100.However frustrated a Master may ‘feel’, He is not allowed to express that frustration through irritation and criticism. No initiate can organize a “true Ashram” if He is still conditioned by the power to misunderstand (for to understand all is to forgive all—we have been told). Similarly, the Master must have transcended all tendency toward irritation or criticism. Should He not have done so, and could He have organized an Ashram, its members would be “short lived”, for a Master’s thought is extremely potent, and if misused would become, as DK tells us, “a potent destructive force”.
101.What, really, is “irritation”? It is, I think we will recognize, a Martian and not a Venusian state. It is an identification with thwarted desire and a constrained wish to be rid of that which has thwarted the desire. Let us suppose that the source of irritation is another human being, and not circumstantial. During the moment that irritation prevails, the soul of the irritating person, is not seen—only the action or behavior which has caused the irritation is experienced. Thus, consciousness is denied an understanding of the source of the offending behavior and of the critical path by following which the offending behavior can be negated or eliminated. Thus irritation is both blinding and destructive, and works badly also on the individual who entertains it.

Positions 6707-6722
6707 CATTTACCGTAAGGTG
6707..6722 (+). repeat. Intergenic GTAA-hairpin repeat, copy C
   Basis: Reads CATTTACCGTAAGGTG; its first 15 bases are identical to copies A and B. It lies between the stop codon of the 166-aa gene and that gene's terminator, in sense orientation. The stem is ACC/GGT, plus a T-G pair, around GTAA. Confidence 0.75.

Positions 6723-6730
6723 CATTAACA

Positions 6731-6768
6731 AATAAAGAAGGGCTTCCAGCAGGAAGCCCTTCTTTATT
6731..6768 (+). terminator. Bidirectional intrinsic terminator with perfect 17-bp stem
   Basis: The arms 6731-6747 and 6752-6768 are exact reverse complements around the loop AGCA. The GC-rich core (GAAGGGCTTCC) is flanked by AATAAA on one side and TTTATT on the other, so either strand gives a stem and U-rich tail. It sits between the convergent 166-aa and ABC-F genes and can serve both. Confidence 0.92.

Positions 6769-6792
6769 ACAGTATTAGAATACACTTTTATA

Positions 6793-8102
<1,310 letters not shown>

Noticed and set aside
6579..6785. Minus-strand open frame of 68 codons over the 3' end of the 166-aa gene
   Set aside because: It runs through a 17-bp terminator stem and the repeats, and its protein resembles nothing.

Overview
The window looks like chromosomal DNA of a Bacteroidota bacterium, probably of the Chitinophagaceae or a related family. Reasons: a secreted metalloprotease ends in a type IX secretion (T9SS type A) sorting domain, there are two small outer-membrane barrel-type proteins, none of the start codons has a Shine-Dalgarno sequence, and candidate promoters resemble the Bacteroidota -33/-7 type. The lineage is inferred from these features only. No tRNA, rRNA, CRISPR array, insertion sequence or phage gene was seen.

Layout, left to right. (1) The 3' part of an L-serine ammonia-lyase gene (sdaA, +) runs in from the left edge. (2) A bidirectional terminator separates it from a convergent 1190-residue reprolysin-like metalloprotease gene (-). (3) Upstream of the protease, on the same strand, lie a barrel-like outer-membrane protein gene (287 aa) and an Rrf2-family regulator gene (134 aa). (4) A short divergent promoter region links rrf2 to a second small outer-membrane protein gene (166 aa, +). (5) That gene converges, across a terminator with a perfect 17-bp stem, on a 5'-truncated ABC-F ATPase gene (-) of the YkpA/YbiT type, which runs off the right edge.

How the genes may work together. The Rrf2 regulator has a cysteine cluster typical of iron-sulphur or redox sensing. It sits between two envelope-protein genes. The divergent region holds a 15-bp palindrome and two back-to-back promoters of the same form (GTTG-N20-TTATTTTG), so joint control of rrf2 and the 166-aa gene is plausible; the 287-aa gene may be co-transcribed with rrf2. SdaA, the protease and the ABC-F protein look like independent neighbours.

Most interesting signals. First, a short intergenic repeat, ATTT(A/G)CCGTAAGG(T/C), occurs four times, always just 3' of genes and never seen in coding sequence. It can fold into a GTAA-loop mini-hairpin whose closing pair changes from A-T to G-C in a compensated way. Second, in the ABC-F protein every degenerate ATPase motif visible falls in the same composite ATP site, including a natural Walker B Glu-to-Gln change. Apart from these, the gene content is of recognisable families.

102.Irritation is born of the urgency for accomplishment. It arises when the urge to accomplish is much greater than the understanding of why accomplishment is not immediately occurring. When this thwarted urgency can be transformed into understanding (and correct action taken in the light of this understanding), irritation will vanish. In the Agni Yoga Teaching we are told that irritation or “imperil” is to be worn away through “cosmic perception”.
103.On our own much lower level of perception than that experienced by the Masters, we have all probably had experiences with the misuse of thought and speech by others, and, more importantly, by ourselves. When we ponder the damage we may have done, we can only imagine what would be the result if a Master could not control Himself!.